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13 February 1997
Thank you Mr Service. Its a great pleasure to be asked to launch 'Ann Fibian', which I believe is an excellent interactive educational tool for primary school children, particularly because it will foster environmental awareness as well as critical thinking.
The Government supports the development of educational tools to aid understanding of environmental issues, and this CD-ROM, featuring a corroboree frog, (and we know frogs are good indicators of ecosystem health), will assist children to learn about some fairly serious issues, in a fun and dynamic way.
We all know that the primary school children of today are often more computer literate than their parents, although all levels of the community now recognise the value of computer based learning tools. It is pleasing to see a program taking advantage of our children's natural curiosity and ability with these educational tools, which are clearly the way of the future.
One of the most important messages that such a tool as Ann Fibian can convey is about the interrelatedness of the Murray-Darling Basin's environmental problems. The program raises awareness about the relationship between the history of human activity and current environmental problems and demonstrates ways of addressing these problems.
Whether the problem is related to soil erosion, salinity, blue-green algae, deforestation, loss of native fish or flooding regimes, the message conveyed is that communities within a catchment must work together, be they city or country dwellers, to correct environmental problems.
And the beauty of teaching primary school age children about environmental problems is that they often possess a clarity of vision and an ability to understand matters without clouding them with broader issues. And children tend to take the environmental messages home to their parents, often in strong terms!
Information and education programs can help raise community awareness to the nature and importance of the environmental challenges confronting Australia and promote informed discussion and debate, as well as motivate the community to act in response to environmental problems.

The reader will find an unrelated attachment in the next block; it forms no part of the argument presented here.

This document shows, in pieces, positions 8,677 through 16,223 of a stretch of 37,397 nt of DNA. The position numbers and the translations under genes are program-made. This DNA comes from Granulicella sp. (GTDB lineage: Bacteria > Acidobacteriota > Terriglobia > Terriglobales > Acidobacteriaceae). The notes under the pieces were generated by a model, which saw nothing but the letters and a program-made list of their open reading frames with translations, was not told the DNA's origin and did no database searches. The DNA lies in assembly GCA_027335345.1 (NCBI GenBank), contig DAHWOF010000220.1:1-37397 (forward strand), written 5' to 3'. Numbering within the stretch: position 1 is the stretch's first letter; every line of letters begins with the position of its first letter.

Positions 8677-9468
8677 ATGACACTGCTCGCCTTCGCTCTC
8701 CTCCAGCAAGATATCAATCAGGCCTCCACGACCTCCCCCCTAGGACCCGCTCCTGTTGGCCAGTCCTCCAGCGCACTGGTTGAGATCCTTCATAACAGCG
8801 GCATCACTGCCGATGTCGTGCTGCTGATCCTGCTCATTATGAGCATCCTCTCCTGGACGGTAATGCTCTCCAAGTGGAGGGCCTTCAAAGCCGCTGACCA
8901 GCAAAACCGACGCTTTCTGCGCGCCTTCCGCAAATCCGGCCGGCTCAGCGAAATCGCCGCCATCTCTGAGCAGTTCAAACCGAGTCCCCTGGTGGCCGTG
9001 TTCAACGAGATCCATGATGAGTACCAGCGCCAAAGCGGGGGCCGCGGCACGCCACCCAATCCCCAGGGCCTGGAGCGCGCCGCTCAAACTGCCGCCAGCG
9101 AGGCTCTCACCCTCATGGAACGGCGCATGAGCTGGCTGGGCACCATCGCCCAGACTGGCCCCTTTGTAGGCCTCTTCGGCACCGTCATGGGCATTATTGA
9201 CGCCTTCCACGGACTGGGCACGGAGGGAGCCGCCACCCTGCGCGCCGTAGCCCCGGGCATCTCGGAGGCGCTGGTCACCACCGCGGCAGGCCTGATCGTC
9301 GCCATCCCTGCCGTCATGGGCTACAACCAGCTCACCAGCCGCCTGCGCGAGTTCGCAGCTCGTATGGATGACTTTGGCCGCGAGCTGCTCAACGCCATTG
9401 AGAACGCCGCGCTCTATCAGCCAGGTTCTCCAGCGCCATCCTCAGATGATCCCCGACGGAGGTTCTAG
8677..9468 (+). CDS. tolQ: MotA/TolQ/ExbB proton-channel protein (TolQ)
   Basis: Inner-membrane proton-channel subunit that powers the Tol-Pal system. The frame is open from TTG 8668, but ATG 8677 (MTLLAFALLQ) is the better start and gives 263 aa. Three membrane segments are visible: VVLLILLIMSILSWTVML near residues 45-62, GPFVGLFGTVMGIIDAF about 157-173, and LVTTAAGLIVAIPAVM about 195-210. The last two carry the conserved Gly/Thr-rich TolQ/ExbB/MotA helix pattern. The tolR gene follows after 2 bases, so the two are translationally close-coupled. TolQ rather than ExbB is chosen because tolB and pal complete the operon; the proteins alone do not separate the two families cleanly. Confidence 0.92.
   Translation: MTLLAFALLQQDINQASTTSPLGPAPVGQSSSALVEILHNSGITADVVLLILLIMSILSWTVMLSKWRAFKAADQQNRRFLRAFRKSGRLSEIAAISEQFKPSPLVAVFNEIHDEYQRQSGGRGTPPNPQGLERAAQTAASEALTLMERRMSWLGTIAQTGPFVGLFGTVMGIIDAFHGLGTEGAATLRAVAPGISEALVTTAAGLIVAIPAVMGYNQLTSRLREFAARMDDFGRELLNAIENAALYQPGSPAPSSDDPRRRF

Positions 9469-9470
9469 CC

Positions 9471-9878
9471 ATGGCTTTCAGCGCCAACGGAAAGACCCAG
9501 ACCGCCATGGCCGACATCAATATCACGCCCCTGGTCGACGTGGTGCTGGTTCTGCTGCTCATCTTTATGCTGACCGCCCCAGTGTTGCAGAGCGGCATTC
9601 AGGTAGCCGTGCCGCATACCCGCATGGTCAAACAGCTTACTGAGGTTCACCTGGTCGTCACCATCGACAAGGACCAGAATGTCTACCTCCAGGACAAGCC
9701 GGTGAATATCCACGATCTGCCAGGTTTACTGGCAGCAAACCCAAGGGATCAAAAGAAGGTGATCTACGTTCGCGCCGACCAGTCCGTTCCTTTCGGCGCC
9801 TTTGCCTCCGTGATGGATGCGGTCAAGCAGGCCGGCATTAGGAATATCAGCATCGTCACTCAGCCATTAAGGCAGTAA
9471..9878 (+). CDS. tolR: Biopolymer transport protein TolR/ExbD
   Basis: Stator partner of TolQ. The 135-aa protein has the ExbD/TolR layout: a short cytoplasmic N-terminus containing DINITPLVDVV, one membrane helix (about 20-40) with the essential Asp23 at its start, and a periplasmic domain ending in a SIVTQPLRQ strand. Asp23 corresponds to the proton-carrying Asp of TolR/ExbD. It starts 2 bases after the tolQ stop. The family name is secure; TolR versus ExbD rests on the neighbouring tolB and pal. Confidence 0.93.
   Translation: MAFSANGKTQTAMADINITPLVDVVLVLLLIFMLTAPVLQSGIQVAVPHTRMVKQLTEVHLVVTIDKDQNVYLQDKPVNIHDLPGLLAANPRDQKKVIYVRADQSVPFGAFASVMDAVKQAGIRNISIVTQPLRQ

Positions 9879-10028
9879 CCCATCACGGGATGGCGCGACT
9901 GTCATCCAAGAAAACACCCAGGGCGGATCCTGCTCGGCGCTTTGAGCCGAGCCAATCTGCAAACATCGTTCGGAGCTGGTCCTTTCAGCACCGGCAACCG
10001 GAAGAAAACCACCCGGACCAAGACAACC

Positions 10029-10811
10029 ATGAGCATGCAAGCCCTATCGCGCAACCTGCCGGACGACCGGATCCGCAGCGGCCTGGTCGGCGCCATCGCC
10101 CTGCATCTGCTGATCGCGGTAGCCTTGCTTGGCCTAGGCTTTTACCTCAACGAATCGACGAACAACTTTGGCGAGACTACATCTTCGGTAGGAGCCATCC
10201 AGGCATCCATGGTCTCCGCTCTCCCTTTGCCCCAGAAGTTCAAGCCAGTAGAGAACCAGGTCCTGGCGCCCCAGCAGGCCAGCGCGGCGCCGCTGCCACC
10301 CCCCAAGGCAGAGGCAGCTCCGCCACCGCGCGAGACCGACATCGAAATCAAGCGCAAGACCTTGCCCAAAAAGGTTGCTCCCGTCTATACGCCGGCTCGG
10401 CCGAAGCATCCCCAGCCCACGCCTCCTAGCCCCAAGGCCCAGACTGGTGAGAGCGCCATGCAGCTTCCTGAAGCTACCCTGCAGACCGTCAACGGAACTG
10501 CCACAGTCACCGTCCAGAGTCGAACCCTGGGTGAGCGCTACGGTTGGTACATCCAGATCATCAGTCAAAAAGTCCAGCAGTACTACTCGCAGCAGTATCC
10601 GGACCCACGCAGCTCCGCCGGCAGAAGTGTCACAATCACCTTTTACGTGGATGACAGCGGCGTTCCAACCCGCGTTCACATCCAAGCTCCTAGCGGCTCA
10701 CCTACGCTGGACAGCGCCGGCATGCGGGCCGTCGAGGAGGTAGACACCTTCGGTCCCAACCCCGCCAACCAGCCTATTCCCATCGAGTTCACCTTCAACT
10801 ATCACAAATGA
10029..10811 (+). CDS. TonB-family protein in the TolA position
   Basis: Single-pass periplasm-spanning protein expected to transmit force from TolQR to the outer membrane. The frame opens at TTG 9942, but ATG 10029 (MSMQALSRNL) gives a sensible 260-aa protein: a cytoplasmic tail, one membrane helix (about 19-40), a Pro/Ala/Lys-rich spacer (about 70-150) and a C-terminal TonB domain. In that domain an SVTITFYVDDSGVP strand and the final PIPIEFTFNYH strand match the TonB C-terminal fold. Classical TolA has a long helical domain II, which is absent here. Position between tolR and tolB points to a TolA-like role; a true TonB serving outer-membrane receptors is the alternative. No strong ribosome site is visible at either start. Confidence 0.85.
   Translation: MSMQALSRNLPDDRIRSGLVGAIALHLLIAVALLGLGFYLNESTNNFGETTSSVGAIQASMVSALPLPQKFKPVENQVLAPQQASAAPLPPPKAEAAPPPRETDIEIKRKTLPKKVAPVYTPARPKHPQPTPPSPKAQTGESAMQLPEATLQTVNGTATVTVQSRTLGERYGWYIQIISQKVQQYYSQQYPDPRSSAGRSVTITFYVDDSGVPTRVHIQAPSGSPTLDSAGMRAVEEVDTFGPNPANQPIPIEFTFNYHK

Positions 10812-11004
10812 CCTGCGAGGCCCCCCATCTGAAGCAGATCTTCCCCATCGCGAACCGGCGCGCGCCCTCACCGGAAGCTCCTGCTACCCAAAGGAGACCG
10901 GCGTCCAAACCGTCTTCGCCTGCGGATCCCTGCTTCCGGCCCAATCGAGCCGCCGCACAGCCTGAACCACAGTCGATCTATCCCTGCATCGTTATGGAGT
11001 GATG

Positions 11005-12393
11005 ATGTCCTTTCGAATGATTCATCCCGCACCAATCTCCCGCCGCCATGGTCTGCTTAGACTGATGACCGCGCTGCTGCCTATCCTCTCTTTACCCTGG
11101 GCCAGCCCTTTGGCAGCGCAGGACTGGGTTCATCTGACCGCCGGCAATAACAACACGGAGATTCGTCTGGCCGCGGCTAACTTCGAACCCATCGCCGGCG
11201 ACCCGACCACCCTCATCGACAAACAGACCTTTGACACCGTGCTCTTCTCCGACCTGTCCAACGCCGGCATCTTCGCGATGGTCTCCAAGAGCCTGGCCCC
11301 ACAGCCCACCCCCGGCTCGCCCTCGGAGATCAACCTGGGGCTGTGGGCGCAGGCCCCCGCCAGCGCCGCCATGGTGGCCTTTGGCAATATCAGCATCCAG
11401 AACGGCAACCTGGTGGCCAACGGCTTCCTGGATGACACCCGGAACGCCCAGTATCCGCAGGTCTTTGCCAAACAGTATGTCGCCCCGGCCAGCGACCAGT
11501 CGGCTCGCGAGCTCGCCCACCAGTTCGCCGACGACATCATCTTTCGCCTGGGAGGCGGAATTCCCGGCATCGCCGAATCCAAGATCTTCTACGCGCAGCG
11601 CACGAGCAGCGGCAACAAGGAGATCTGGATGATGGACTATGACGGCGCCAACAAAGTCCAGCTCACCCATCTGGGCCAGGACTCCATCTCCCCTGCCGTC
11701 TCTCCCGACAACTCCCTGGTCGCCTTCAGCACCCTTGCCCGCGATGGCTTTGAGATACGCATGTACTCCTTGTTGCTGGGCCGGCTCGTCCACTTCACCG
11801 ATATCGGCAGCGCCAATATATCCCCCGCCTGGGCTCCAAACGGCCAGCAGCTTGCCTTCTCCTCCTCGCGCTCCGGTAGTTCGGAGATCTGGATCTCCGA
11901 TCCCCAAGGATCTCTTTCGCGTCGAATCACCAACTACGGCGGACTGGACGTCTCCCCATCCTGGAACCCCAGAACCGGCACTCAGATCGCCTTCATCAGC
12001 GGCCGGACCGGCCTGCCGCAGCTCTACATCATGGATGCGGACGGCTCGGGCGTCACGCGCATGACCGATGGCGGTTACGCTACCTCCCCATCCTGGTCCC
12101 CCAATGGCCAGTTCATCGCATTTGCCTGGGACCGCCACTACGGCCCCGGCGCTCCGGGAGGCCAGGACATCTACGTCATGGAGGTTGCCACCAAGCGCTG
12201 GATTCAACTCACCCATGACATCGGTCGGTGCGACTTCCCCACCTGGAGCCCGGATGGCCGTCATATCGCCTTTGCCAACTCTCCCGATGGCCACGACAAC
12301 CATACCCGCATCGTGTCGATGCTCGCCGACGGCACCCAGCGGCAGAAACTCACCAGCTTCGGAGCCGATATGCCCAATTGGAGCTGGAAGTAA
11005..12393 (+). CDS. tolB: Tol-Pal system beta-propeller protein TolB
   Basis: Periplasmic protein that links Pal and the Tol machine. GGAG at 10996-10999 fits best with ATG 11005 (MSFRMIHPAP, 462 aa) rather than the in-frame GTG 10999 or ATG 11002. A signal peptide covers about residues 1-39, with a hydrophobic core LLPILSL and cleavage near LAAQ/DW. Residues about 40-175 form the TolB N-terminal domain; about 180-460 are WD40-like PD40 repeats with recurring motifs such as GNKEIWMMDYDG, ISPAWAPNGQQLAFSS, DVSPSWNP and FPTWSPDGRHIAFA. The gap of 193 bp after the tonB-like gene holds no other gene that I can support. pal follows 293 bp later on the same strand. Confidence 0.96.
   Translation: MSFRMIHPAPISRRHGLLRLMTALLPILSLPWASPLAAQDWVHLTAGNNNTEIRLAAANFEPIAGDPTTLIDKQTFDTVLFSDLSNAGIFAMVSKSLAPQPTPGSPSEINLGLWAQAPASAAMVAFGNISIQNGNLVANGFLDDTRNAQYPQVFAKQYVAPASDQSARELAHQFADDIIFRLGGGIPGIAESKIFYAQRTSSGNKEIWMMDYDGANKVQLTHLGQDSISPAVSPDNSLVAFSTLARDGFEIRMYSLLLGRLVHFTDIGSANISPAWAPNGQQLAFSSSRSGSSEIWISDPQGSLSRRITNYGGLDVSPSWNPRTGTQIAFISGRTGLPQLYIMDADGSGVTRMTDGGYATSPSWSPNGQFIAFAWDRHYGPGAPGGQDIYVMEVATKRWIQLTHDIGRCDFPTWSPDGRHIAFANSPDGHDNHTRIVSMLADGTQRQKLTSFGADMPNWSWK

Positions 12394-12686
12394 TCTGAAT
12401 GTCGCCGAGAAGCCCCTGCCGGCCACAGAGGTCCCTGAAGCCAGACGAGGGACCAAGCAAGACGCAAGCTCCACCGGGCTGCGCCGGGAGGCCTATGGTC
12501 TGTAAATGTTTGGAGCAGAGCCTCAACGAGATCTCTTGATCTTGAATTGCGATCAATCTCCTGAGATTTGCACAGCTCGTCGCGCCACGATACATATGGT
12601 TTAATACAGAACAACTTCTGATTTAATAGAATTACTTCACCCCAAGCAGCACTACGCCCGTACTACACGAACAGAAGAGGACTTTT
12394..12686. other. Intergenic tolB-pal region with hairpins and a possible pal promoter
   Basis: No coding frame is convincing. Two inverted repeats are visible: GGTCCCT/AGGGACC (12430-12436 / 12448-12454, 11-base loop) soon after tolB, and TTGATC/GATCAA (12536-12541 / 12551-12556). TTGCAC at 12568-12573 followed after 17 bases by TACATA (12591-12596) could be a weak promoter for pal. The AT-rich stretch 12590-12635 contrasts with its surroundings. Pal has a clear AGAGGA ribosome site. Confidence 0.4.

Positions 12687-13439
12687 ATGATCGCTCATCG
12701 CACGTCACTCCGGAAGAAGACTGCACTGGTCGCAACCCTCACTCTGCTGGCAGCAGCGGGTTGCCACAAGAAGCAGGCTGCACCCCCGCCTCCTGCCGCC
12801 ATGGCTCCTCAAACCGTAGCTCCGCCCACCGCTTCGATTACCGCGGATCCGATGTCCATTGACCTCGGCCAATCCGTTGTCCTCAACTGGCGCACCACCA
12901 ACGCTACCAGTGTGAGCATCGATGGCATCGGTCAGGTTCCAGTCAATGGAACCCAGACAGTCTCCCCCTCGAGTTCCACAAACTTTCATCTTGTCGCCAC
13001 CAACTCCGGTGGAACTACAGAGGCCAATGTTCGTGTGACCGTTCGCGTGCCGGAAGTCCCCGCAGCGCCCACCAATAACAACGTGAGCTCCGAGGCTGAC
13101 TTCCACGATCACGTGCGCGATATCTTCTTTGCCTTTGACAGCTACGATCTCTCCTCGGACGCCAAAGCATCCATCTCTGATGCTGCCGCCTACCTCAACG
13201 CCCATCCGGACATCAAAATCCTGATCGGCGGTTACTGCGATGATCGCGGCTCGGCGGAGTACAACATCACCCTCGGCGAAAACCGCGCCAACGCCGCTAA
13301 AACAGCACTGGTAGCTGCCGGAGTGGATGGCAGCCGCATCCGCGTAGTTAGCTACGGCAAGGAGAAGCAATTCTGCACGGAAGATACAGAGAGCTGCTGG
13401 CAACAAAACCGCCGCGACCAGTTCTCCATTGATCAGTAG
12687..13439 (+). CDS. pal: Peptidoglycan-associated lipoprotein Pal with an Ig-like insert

The expansion of the travelling exhibition "A Changing People, A Changing Land" into environmental education targeting schools, will, I'm sure, reap future environmental benefits, as our children grow and become the land managers and consumers of tomorrow.
Australians, particularly young Australians, are concerned about the environment. Protecting our natural heritage for the benefit of present and future generations is one of the most important challenges we face as a nation.
The Murray-Darling Basin is one of Australia's most productive agricultural regions, and it is well known that land and water degradation poses a significant threat to its future viability. However, the Murray-Darling Basin is not alone. Many rivers across Australia are under similar stress.
In order to effect a strategic, integrated approach to tackling the environmental problems facing our nation, the Government has established the one billion dollar Natural Heritage Trust, which is the major mechanism for the implementation of the Government's policies for the protection and rehabilitation of Australia's natural environment. Overall the Government will spend an additional $1.25 billion over the next 5 years, on a comprehensive package of measures aimed at tackling the environmental and sustainable agriculture challenges facing Australia.
One of the major initiatives under the Natural Heritage Trust is the Murray-Darling 2001 initiative, which will contribute $163 million over the next 5 years towards achieving a sustainable future for the Murray-Darling Basin, its natural systems and communities.
This initiative has four core priorities:
The challenge is to put in place effective local and national communications programs that transform environmental awareness into informed action. I believe that initiatives such as Anne Fibian represent a clear step in the right direction.
Complementing the Murray-Darling 2001 initiative, the National Rivercare Initiative, with $85 million to be provided over five years will focus on ensuring the sustainable management, rehabilitation and conservation of Australia's waterways outside the Murray-Darling Basin.
The National Rivercare Initiative recognises that many River systems across Australia are under similar pressure as those affecting the Murray-Darling Basin. Rivercare will build on existing programs and provide additional resources for key river restoration and conservation works.
I commend the National Museum of Australia and the Murray-Darling Basin Commission for their work in raising community awareness of the important environmental issues relating to the Murray-Darling Basin, and take great pleasure in officially launching Ann Fibian.